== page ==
Of Fairy-Tales and Unicorns

I was delighted last week when the children produced a drawing of a stain glass window featuring unicorns. It took me straight back to a wonderful series of medieval tapestries in Stirling Castle in Scotland where the story of the hunt and capture of the unicorn reveals the story of God coming to us in Christ.

The tapestry depicts the stage of the hunt where the hunters spy the unicorn dipping its horn in a stream to purify the water for the other nearby animals, like Christ redeeming humanity by taking on the sin of the world.

The unicorn has been an evocative symbol in many ancient cultures and times; so much so, that it is impossible to trace where the legends originated. It is an example of how the enchantment of a powerful symbol can be greater than any singular interpretation of its meaning. For those weaving this tapestry hundreds of years ago, the deeper legend of the unicorn whose wildness and purity was such that it could only be captured by a young maiden spoke to the story of the incarnation where the wildness and holiness of God could only be contained in a virgin’s womb. The later tapestries show the entrapment and killing of the unicorn before the resurrection tapestry where the unicorn rises again, this time tied to a pomegranate tree, the symbol of life and fecund creativity.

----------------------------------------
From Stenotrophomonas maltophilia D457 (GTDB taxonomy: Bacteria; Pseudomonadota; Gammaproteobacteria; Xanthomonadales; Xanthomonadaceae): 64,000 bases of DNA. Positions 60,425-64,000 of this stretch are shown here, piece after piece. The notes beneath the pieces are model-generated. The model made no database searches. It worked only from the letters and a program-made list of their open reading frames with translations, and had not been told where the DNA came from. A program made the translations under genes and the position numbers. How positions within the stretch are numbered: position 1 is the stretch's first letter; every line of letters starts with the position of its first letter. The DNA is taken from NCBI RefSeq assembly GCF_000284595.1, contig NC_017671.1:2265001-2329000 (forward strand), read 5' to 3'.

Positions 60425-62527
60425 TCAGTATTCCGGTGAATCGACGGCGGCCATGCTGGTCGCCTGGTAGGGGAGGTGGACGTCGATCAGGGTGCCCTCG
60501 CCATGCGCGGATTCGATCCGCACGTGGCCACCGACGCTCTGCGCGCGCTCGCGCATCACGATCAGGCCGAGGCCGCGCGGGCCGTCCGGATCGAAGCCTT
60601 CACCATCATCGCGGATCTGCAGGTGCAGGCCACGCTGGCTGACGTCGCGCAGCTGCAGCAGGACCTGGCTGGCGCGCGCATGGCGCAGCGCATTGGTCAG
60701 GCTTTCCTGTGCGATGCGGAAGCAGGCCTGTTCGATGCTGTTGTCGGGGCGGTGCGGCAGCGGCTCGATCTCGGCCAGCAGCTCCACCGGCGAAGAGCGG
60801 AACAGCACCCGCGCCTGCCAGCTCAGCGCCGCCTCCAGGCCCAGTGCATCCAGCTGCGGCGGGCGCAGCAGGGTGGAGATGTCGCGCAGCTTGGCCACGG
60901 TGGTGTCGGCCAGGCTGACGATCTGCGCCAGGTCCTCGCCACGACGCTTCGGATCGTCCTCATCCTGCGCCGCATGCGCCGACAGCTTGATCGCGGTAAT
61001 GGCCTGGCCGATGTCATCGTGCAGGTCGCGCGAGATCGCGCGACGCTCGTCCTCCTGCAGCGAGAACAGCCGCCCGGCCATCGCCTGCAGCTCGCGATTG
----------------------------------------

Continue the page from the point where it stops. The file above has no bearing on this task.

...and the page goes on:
It is wonderful for the children to remind us of both the playfulness and the power of the unicorn to capture our imaginations. Too often we in the church take ourselves far too seriously and opt for rules over enchantment, doctrine over story. Maybe we need to remember the laughter and tears that accompany the biggest and best stories of all. Maybe we need the children to remind us of the power of myth and begin to recognise that we do indeed live in an enchanted world, held lovingly in a story far more beautiful and enduring than any we could dream up alone.

Grace and peace,

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